Section 1557 originally incorporated existing protections for direct service providers like doctors and nurses who objected to certain medical services on religious grounds. These conscience exemptions were limited and, as in the dispute over birth control coverage under consideration by the Supreme Court, offered alternative means for patients and insurance beneficiaries to access the care they need.
The new final rule, however, dramatically expands who can claim an exemption – anyone involved in healthcare provision, including workers who do not interact with patients – and who bears the burden. LGBTQ+ people, women, and patients who do not share their provider’s beliefs may find themselves cut off from much-needed care simply because of who they are. Discrimination and other civil rights violations are harmful no matter the reason. However, by distorting conscience exemptions well beyond their limited scope, this rule will authorize and encourage these violations.
Compounding this danger, the rule also repeals the definition of “on the basis of sex” that prohibited discrimination on the basis of sex stereotyping (including sexual orientation and gender expression), gender identity, and pregnancy. A study by the Center for American Progress found that nearly one in five LGBTQ+ people, including 31% of transgender people, said that it would be very difficult or impossible to access care at another hospital if they were turned away. That rate was substantially higher for LGBTQ+ people living in nonmetropolitan areas, with 41% reporting that it would be very difficult or impossible to find an alternative provider.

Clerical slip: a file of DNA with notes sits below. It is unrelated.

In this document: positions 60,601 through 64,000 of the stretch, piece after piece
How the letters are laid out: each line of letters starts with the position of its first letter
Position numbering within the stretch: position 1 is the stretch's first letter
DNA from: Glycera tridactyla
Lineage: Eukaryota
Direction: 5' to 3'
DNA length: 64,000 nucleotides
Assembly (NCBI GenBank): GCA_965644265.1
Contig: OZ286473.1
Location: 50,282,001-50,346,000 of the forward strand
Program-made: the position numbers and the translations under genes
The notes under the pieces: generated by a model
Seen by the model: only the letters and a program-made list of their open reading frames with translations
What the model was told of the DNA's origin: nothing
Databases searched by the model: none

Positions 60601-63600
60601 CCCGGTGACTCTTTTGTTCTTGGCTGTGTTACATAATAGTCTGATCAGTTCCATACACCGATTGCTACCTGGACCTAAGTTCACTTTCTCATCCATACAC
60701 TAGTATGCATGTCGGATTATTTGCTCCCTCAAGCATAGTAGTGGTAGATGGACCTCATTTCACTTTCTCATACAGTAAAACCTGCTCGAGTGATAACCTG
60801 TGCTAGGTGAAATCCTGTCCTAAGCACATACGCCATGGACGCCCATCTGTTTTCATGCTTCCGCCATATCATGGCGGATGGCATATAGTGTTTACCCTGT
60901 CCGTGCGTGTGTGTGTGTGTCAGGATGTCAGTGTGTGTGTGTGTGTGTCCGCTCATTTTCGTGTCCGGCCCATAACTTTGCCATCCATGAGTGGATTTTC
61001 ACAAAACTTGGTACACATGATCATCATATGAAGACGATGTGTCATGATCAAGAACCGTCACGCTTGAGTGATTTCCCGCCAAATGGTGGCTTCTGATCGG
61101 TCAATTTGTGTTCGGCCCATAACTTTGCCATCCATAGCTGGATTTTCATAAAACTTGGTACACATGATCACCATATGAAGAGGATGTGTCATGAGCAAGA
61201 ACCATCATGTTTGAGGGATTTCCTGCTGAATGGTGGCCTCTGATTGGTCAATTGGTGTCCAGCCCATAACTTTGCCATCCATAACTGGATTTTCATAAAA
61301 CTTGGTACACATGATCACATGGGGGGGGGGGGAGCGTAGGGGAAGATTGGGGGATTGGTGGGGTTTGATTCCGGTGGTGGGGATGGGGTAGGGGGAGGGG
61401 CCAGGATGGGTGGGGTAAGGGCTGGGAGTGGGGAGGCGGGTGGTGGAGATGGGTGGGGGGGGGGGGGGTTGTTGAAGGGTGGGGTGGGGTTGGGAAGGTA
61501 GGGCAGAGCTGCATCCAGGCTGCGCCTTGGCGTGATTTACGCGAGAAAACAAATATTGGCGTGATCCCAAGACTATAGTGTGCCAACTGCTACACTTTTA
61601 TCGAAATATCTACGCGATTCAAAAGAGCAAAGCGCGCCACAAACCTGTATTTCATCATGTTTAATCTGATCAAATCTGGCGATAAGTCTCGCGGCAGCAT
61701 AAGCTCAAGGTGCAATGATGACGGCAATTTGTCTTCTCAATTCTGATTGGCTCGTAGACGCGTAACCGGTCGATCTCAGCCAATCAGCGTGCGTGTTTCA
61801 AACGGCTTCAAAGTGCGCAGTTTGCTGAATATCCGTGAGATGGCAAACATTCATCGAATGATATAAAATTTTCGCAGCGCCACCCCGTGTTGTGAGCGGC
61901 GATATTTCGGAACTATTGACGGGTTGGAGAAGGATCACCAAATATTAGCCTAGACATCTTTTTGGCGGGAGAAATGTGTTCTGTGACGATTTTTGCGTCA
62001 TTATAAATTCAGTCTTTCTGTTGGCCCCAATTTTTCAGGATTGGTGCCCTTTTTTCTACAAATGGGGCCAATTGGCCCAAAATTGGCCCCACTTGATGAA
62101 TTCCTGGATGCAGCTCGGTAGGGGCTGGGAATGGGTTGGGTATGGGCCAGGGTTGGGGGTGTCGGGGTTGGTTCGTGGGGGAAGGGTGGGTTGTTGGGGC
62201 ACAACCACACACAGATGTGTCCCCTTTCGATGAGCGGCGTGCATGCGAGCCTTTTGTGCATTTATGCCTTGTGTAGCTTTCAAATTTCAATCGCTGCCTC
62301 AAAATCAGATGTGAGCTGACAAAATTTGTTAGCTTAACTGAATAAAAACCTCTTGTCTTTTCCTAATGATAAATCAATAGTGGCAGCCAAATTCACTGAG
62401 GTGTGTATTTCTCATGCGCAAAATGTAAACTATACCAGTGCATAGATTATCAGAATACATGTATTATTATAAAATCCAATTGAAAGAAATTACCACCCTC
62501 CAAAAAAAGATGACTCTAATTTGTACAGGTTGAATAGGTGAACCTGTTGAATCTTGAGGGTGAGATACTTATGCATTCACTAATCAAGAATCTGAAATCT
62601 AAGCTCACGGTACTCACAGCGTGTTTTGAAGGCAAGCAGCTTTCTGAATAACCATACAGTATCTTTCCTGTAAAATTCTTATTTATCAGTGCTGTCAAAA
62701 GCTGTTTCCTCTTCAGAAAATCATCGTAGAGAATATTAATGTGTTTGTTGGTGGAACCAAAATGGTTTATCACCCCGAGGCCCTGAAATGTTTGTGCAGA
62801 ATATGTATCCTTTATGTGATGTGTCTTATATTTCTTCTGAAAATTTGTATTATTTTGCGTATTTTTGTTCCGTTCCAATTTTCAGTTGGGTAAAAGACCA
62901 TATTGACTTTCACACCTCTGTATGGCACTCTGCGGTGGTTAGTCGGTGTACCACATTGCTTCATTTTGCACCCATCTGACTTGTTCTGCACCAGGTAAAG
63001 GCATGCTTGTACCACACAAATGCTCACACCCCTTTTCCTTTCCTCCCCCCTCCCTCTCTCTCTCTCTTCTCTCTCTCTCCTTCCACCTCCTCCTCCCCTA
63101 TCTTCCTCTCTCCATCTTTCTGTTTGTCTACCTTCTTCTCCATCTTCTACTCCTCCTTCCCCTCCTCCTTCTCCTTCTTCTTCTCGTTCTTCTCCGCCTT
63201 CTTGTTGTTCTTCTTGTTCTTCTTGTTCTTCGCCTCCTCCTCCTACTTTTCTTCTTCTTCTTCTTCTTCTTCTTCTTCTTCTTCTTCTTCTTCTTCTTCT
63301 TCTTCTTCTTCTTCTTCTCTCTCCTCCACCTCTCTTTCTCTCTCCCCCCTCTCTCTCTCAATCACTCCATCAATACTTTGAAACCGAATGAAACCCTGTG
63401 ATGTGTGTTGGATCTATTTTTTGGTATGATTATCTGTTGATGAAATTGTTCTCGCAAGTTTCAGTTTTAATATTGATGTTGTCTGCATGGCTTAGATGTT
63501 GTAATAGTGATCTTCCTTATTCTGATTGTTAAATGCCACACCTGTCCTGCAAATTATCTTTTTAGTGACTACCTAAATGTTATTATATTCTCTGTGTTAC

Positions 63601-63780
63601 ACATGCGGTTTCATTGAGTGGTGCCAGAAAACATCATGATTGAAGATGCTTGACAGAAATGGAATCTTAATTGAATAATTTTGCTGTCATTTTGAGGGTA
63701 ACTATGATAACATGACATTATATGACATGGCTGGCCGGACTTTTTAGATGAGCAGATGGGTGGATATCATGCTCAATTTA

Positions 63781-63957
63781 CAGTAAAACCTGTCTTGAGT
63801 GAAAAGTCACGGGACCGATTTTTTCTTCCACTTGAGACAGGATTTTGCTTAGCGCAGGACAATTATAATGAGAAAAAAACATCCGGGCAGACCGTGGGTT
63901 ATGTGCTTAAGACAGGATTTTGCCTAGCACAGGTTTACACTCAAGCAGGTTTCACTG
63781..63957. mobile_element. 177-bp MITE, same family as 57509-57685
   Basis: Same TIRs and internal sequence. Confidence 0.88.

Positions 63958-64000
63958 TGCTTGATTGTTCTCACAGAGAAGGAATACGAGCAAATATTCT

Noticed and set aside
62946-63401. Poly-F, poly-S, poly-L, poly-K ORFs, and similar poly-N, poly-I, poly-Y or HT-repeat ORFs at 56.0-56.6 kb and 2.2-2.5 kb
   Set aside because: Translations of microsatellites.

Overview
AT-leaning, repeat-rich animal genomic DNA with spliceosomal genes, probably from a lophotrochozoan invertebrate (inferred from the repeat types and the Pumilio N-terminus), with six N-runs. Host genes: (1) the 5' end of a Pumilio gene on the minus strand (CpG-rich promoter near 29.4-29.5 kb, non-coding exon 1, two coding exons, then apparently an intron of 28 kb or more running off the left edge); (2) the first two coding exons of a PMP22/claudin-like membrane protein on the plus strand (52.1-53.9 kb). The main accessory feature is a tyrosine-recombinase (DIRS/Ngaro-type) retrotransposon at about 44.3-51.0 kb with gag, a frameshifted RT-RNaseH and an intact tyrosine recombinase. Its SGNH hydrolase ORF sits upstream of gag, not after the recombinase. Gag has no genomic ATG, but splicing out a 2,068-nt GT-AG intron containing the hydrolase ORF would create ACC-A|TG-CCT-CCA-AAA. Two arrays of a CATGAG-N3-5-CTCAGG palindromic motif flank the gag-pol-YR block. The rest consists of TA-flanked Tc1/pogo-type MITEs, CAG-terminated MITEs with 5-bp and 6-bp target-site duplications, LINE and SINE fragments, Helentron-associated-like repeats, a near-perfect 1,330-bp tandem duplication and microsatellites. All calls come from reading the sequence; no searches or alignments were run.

The rule also removes nondiscrimination protections from federal programs for the elderly, loosens requirements to provide language access for patients with limited English proficiency, and eliminates entities’ obligation to notify patients of their rights and how to file a complaint.
A Giant Step Backward
These changes turn back the clock on efforts to reform our healthcare system to better meet patients’ needs. We are often at our most vulnerable when we seek the assistance of medical professionals. When someone is denied the care they need, the message they receive is that their pain is not worthy of attention. For many, finding an alternative provider is all but impossible based on where they live or their source of insurance. Others will carry the shame they experienced for years to come, avoiding necessary care to protect themselves from further indignities.
The revocation of essential nondiscrimination provisions will be profoundly damaging for patients and providers of all faiths and of none – at a time when our nation is struggling to meet an urgent health crisis. With this rule, the Trump administration has placed the interests of the Religious Right before all others, to our collective detriment.
Learn more about our work to combat the misuse of religious freedom to cause harm.